The Surgical Treatment for Ischemic Heart Failure (STICH) randomized trial was designed to identify an optimal management strategy for patients with ischemic cardiomyopathy. Baseline echocardiographic examinations were required for all patients. The primary aim of this report is to describe the baseline STICH Echocardiography Core Laboratory data. The secondary aim is to provide recommendations regarding how echocardiography should be used in clinical practice and research on the basis of the experience gained from echocardiography in STICH.Methods
Between September 2002 and January 2006, 2,136 patients with ejection fractions (EFs) ≤ 35% and coronary artery disease amenable to coronary artery bypass grafting were enrolled. Echocardiography was acquired by 122 clinical enrolling sites, and measurements were performed by the Echocardiography Core Laboratory after a certification process for all clinical sites.Results
Echocardiography was available for analysis in 2,006 patients (93.9%); 1,734 (86.4%) were men, and the mean age was 60.9 ± 9.5 years. The mean left ventricular end-systolic volume index, measureable in 72.8%, was 84.0 ± 30.9 mL/m2, and the mean EF was 28.9 ± 8.3%, with 18.5% of patients having EFs > 35%. Single-plane measurements of left ventricular and left atrial volumes were similar to their volumes by biplane measurement (r = 0.97 and r = 0.92, respectively). Mitral regurgitation severity by visual assessment was associated with a wide range of effective regurgitant orifice area, while effective regurgitant orifice area ≥ 0.2 cm2 indicated at least moderate mitral regurgitation by visual assessment. Deceleration time of mitral inflow velocity had a weak correlation with EF (r = 0.25) but was inversely related to estimated pulmonary artery systolic pressure (r = −0.49).Conclusions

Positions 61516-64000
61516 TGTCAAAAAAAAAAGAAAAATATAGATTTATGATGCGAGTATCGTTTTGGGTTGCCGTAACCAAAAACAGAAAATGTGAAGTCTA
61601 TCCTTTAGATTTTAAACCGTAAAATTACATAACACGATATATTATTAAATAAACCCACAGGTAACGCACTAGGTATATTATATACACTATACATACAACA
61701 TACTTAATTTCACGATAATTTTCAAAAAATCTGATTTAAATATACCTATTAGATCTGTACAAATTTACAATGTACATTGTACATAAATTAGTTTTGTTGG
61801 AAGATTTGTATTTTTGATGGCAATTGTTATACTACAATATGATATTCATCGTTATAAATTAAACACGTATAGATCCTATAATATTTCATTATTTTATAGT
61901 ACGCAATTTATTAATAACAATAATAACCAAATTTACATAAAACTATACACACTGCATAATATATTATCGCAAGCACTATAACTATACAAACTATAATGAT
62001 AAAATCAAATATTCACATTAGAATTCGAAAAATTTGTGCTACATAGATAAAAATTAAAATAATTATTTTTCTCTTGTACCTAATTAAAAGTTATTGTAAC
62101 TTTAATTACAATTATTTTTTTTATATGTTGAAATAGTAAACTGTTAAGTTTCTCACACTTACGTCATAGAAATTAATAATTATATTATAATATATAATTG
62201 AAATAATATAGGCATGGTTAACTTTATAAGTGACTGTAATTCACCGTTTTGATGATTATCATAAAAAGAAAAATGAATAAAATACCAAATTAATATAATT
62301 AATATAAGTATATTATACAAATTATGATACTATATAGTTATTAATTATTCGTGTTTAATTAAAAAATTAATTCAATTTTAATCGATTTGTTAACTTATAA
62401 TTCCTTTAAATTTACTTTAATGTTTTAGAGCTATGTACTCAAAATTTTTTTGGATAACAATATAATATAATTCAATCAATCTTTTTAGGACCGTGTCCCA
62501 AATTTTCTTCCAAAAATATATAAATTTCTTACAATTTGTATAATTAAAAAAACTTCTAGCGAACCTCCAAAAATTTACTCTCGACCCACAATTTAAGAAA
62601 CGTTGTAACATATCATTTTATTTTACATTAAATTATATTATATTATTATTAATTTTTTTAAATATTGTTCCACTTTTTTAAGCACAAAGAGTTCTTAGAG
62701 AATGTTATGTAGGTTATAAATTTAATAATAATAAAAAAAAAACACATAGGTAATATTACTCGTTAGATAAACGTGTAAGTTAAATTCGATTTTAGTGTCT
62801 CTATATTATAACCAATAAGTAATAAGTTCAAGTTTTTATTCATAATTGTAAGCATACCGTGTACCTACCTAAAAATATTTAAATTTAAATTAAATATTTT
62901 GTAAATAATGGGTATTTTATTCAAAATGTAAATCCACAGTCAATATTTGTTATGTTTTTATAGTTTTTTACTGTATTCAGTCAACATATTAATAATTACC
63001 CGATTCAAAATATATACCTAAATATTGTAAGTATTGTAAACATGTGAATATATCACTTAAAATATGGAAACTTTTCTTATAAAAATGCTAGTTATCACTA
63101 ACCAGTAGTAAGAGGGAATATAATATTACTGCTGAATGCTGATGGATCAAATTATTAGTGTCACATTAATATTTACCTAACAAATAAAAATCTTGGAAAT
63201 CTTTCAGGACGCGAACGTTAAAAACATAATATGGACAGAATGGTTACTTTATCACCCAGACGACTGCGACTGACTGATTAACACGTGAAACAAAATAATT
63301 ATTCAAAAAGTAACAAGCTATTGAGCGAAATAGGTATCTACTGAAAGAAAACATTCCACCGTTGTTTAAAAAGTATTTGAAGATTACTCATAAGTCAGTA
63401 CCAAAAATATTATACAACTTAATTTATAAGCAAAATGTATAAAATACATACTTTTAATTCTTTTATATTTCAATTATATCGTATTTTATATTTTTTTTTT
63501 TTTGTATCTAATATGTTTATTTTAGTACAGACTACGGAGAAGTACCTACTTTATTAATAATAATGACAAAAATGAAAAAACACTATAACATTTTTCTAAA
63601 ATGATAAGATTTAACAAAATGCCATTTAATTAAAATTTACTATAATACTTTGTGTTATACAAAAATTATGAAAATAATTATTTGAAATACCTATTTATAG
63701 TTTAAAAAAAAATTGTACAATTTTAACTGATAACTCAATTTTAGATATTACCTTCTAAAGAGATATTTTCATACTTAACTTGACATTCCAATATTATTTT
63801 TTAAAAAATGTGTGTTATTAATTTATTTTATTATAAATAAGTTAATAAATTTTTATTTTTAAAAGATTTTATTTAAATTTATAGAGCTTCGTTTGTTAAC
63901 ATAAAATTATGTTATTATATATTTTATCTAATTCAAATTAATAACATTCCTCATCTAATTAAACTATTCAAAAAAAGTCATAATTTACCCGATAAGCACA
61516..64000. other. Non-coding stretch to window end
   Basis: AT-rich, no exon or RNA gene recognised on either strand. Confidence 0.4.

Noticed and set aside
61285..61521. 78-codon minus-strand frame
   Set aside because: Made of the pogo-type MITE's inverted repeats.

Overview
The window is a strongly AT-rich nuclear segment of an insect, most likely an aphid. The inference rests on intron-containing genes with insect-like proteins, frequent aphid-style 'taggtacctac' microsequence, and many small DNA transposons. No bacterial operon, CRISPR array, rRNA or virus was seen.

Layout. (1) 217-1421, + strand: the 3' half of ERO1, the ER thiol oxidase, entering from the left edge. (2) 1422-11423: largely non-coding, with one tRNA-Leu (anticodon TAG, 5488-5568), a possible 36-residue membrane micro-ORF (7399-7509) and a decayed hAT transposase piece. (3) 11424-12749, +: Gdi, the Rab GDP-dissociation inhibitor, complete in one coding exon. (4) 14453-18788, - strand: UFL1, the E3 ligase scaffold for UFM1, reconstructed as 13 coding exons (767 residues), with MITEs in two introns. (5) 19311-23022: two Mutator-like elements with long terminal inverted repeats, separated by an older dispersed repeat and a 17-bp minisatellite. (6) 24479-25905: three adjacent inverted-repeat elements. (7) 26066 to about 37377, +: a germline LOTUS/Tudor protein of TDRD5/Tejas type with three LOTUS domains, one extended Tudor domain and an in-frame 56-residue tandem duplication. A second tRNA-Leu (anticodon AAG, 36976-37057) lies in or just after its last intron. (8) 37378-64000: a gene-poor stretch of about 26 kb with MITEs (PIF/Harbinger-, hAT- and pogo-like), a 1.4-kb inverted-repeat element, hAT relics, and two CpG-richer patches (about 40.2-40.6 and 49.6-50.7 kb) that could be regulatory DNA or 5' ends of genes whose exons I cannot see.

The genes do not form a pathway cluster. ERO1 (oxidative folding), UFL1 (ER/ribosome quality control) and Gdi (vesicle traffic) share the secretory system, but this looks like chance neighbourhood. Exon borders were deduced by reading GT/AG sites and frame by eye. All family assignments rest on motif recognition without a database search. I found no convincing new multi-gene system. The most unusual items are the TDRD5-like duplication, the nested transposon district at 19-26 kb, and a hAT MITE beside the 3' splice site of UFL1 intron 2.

In STICH patients with ischemic cardiomyopathy, Echocardiography Core Laboratory analysis of baseline echocardiographic findings demonstrated a wide spectrum of left ventricular shape, function, and hemodynamics, as well as the feasibility and limitations of obtaining essential echocardiographic measurements. It is critical that the use of echocardiographic parameters in clinical practice and research balance the strengths and weaknesses of the technique.